When Brazilian president Jair Bolsonaro took office in January of last year, environmental enforcement actions dropped drastically and resulted in a marked increase in deforestation of the Amazon.
The Amazon rainforest - one of the most biodiverse regions of the world - shelters half of all animal, plant, and insect species known to humanity.
Sixty percent of the Amazon rainforest lies within the borders of Brazil. In 2019 there were over 160 cases of land invasion, illegal exploitation of natural resources, and damage to property in 153 indigenous territories. Livestock grazing provoked 80 percent of these invasions.
Foreign investors control much of what happens in the Brazilian Amazon. Big banks and large investment companies play a critical role providing billions of dollars in lending, underwriting, and equity investment to soy and cattle companies. Capital and financial security enables JBS to maintain and expand operations.
JBS benefits from American investors who own well over $1 Billion of its stock. Since Bolsonaro’s election, the company’s stock price has roughly tripled. JBS suppliers expand their ranch lands through deforestation.
The greatest deforestation of the Amazon occurs near slaughterhouses and roads with access to slaughterhouses.
In 2009, JBS signed the Cattle Moratorium with Greenpeace and pledged not to buy cattle raised on deforested land. Since then, the company has sourced its beef from ranchers engaging in illegal deforestation and cattle laundering numerous times.
Laundering involves raising cattle on illegally deforested lands and subsequently moving them for purchasing to evade law enforcement. JBS bought over 49,000 illegal cattle between 2013 and 2016; half of them directly from embargoed pastures and the rest by three-way “laundering” transactions to disguise the source.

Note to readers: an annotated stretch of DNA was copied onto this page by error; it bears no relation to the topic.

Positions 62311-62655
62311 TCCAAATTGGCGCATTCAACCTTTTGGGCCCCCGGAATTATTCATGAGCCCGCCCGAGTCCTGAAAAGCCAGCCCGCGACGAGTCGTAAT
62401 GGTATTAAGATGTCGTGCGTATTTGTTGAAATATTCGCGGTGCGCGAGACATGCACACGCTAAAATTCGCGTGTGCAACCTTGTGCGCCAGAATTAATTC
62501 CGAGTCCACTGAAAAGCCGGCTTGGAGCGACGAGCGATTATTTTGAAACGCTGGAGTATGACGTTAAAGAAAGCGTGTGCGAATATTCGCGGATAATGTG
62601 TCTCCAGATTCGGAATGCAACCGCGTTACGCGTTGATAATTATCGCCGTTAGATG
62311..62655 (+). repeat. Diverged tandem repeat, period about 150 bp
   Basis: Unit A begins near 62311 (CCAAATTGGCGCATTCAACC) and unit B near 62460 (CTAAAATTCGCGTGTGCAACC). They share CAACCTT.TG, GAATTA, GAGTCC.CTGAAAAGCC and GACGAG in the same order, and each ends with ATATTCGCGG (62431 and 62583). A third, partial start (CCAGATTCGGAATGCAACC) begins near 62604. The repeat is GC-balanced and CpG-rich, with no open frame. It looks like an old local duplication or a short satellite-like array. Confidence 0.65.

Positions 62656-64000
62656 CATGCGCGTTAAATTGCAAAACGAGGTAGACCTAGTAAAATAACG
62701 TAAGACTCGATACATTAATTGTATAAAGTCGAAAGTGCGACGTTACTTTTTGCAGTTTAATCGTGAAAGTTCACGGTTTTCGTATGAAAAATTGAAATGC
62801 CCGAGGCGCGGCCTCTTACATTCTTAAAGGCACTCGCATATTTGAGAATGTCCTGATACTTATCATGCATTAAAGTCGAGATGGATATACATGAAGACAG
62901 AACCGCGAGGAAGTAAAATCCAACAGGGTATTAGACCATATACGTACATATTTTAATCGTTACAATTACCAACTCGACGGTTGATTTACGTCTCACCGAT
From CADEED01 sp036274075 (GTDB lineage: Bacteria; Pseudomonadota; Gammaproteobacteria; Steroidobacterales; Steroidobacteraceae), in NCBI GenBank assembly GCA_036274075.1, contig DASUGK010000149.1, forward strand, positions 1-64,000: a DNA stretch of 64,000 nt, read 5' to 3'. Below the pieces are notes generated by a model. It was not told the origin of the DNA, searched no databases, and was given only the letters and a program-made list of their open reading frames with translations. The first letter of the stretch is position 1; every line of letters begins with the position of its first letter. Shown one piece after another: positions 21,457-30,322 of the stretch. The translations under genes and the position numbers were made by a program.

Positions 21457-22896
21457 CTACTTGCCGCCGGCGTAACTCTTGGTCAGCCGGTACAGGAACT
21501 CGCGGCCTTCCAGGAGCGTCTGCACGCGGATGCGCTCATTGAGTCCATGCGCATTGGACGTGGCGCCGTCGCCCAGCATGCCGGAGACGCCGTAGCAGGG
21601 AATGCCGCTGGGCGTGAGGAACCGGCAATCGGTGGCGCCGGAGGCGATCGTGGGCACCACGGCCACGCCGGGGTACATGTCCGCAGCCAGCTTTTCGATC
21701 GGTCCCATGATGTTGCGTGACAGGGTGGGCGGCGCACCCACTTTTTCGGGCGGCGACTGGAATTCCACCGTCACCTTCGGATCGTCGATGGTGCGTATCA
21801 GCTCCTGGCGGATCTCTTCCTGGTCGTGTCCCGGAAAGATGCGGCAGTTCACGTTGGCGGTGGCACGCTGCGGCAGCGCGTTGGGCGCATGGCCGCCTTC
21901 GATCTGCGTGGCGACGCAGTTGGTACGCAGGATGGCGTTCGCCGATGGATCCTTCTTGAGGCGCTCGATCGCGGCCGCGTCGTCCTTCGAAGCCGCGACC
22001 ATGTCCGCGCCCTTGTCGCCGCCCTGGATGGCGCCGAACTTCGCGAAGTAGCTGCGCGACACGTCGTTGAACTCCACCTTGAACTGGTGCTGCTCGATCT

JBS bought 84 percent of all cattle from deforested lands. 2014 emails between deforestation researchers and a JBS executive show that the company knew such cattle purchases were routine despite JBS’ previous self-policing commitment.
In the 2017 “Cold Meat” scandal investigation by IBAMA (the Brazilian government’s environmental agency), extensive evidence revealed JBS sourced cattle from protected areas. IBAMA found that JBS violated both the Brazilian government policies and its own policies by buying cattle from AgroSB, one of Brazil’s most powerful farming empires, raised in areas linked to deforestation and then transported to “clean ranches” to evade the requirements.
Accordingly, IBAMA suspended operations at two JBS meat packing plants and 13 other plants for buying cattle raised on pastures cleared by slashing and burning the forest. AgroSB was also found guilty and earned the company the dubious honor of receiving the largest fines for illegally deforesting land in the Amazon of all time.
A 2018 investigation by The Guardian, Reporter Brasil, and the Bureau of Investigative Journalism confirmed that AgroSB had been using environmentally protected land known as Lagoa do Triunfo to graze cattle. The company was fined over $18 million.